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State regulators have received more than 100 applications from developers seeking to qualify under the policy.
A Vermont policy meant to steer solar projects away from undeveloped and agricultural land appears to be working two years after it was implemented.
Solar developers under the rules can earn a premium rate by building smaller projects sited on landfills, sandpits and other less desirable properties.
Since state regulators made the change in July 2017, they’ve received more than 100 applications for projects seeking to qualify for the program.
State officials are now taking input on how they could potentially expand or refine the program to cover factors such as tree clearing and grid congestion.
“We’re seeing much more of these brownfield-to-brightfield kinds of projects,” said Chad Farrell, CEO of solar developer Encore Renewable Energy.
A recent example is a 500-kilowatt array built by Encore as part of a new headquarters and woodyard for forest management company Long View Forest. The project was built on a 28-acre remediated brownfield in Hartland that was formerly used as a sawmill and lumber treatment facility.
“The solar array was a critical part of Long View’s plan to redevelop the brownfield site as a forestry business park,” said Jack Bell, Long View’s general manager.
As solar energy gained popularity and larger projects became more visible earlier this decade, some officials and residents worried about losing prime farmland and unaltered greenspace to development. Following a legislative mandate a few years ago, regulators studied ways to revamp the net metering programs that had led to the solar boom.
“The former net-metering program provided comparable economic incentives for all net-metering systems regardless of their environmental siting impacts. As a result, net-metering systems have disproportionately been sited in undeveloped fields and forests because greenfield sites cost less to develop,” the Public Utility Commission wrote in 2017.
A rulemaking process devised a policy to steer development to “preferred sites” using financial incentives. Eligible sites range from relatively small ones like carport roofs to much larger locations such as former factory sites, capped landfills, gravel pits or contaminated Superfund sites.
The locations are attractive to utilities, as the sites are often in developed areas, where they are close to load and transmission infrastructure. “Utilities are also motivated to have projects located in areas where there is higher demand, often near an old factory site,” Farrell said.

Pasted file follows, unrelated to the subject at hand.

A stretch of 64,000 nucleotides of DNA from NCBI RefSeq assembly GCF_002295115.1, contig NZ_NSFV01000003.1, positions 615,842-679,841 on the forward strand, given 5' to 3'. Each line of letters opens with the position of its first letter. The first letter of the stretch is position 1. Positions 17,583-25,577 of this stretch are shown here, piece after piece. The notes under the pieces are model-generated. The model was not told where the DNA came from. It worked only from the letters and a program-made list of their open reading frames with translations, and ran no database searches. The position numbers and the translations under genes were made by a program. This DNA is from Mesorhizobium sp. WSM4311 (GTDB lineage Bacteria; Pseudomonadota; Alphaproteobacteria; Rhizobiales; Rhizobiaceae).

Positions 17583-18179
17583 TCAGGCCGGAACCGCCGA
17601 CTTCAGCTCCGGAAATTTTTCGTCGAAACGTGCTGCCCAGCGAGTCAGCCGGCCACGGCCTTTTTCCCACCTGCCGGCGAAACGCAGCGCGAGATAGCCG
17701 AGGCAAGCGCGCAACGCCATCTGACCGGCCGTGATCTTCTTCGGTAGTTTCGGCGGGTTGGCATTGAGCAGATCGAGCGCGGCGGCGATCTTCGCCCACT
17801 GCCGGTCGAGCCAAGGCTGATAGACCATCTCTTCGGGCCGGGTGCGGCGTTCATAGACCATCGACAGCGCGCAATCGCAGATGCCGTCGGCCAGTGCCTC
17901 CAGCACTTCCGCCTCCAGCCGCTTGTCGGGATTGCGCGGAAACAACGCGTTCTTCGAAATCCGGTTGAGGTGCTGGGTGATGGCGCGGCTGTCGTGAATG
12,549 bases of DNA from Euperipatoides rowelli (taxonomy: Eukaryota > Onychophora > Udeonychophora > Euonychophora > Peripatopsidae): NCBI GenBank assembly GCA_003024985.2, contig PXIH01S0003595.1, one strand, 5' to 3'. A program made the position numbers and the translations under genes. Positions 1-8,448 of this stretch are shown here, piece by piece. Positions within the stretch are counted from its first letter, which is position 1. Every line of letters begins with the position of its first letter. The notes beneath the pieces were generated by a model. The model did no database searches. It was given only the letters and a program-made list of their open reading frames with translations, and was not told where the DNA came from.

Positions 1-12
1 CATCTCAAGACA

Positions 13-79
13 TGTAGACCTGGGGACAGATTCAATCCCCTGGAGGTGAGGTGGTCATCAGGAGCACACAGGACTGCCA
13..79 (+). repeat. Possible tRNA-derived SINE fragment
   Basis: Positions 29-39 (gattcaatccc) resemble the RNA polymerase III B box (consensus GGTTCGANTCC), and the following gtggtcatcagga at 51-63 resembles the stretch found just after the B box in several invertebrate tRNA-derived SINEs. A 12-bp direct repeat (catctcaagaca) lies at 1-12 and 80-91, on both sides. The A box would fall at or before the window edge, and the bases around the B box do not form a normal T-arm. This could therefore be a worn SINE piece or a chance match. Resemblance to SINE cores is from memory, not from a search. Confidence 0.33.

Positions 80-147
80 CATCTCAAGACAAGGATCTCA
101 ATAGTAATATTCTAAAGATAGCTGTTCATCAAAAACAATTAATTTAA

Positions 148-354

The sites do present challenges and additional costs in both development and construction. Landfill projects tend to be 10% to 15% more expensive to build than projects on undeveloped land. “We needed to make sure legislators and regulators know there is a slight cost premium for doing projects on those sites,” Farrell said.
Environmental permits add time and expense, and construction presents other challenges. Site stability and ground settling over time is a concern. “You have to show the presence of a solar array won’t compromise the 3- to 4-foot material and the soil protective cap” or cause other problems that might exacerbate contamination, Farrell said.
Construction posts can’t be driven into the ground the way other sites allow, so panels and supports are installed on top of ballast blocks, concrete structures that distribute weight more evenly. More labor is required as trucks carrying materials cannot be driven over the work site.
The incentives for qualified projects are determined by a three-step set of qualifying factors. Under the most advantageous scenario, preferred sites of up to 150 kilowatts, an extra cent per kilowatt-hour paid is paid to project owners in the state’s net-metering programs.
Sites between 150 kilowatts and 500 kilowatts are paid a lower net metering rate, but the site size is a benefit. The rules prohibit developments 500 kilowatts or larger from being built on greenfields.
“Developers consider the overall compensation and compare that with the economics of scale they achieve by building a larger project,” said Anne Margolis, renewable energy development manager at the Department of Public Service.
Vermont’s Agency of Natural Resources, which includes environmental regulation and is asked to weigh in on the projects, has had more than 100 utility Certificates for Public Good applications referred to it since July 2017. They include three parking lot canopies, five landfills and 11 mineral extraction sites.
The Public Utility Commission said communities can define what a preferred site may look like, with the municipality often requiring additional buffering to shield the site from public view. But clarity around that idea is one of many elements of net metering that has been elusive.
Vermont regulators just opened a proceeding to clarify net metering rules, including those for preferred sites. The commission is seeking comments on further refinements of its definitions and to what extent tree-clearing or grid-constrained areas may play.
Farrell sees more activity in the Northeast given that there are more post-industrial sites close to load centers that are available and population density creates greater competition for open land. Encore is pursuing similar projects in New Hampshire and Maine where it sees a robust market for such sites, but the regulatory regime hasn’t caught up to its neighbors.
Correction: Anne Margolis works for the Department of Public Service. A previous version of this article misstated Margolis’ employer.